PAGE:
The video team for UC Riverside's University Relations group recently started a new series of videos - all about one minute in duration - in which the university's researchers offer an explanation of their research in topics of worldwide impact that cross academic disciplines. Follow the links below to learn more about their research.
Particle physicist Flip Tanedo, an associate professor of physics and astronomy at UC Riverside, is an expert on dark matter, a hypothetical substance thought to account for about 85% of matter in the universe. This material emits no light, eluding easy detection. No one has been able to determine what dark matter is made of. Dark matter, however, is required to explain the motions of galaxies and stars. Physicists are certain it exists, having inferred this existence from the gravitational effect dark matter has on visible matter. Tanedo’s research explores ways to understand and search for the particle(s) responsible for most of the mass in our galaxy.
Greenhouse gases come from many places and act like a blanket, trapping heat in Earth’s atmosphere, raising temperatures everywhere. Francesca Hopkins, a professor of climate change and sustainability at UC Riverside, studies where the gases are coming from, where they’re landing, and the effectiveness of technologies meant to test for and reduce them.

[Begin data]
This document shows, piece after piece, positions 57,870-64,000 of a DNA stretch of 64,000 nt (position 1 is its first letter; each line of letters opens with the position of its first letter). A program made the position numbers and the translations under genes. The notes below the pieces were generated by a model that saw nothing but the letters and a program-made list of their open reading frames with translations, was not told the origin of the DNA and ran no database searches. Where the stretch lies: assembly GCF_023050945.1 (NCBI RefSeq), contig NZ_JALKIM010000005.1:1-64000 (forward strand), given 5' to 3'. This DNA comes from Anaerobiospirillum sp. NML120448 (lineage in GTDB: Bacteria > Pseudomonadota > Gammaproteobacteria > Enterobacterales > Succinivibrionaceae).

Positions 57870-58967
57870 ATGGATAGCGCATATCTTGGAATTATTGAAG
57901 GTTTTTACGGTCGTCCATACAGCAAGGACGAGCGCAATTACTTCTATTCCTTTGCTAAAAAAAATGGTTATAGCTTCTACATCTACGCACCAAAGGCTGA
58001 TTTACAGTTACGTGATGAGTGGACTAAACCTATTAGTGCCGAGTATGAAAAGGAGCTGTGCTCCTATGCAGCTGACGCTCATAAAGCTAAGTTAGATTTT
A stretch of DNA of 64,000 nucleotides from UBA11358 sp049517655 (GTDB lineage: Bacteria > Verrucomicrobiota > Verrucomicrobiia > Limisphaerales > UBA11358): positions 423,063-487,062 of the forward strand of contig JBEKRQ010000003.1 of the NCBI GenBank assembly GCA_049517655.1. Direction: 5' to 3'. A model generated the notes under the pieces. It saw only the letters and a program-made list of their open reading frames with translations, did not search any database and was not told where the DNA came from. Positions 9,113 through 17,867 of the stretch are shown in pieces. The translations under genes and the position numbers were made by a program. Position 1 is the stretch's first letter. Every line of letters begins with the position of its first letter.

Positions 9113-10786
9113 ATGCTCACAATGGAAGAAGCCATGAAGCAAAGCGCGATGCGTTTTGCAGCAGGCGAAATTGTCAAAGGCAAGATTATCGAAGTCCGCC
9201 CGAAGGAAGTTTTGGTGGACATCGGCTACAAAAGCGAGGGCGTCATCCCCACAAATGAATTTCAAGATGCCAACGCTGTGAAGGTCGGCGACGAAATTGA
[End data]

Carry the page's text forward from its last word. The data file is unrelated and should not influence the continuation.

Paul D’Anieri wrote the 2019 book (since updated) “Ukraine and Russia.” Vladimir Putin's ambition in Ukraine began with exerting economic pressure, and then in 2014 and 2022, it became about war as a means to achieve his objective. D'Anieri writes about the historical and contemporary roots of the war in Ukraine, including how to restore a peaceful order in the region.
Jimmy Calanchini’s research addresses explicit and implicit bias – both the assumptions we are aware and proud of, and those we don’t realize we have. Extensive research led him to create a map showing where different kinds of bias – about weight, gender, and sexual preference - are the most exaggerated.
Kate Sweeny studies the worry associated with waiting for uncertain news – such as the outcome of a job interview, or a grade for a big exam. She can offer tried and true strategies for offsetting that worry, which include meditation and “flow” activities such as playing video games.
Emma Wilson, professor of biomedical sciences at the UC Riverside School of Medicine, is an expert on toxoplasmosis, an infection caused by the parasite Toxoplasma gondii. Found in cats, this single-celled parasite is a human pathogen that can cause life-threatening illnesses. About five microns long, the parasite is ingested via undercooked meat or unwashed vegetables; more than 40 million men, women, and children in the U.S. carry it. Pregnant women and people with compromised immune systems should be cautious. Wilson’s research focuses on the immune response in the brain following Toxoplasma gondii infection.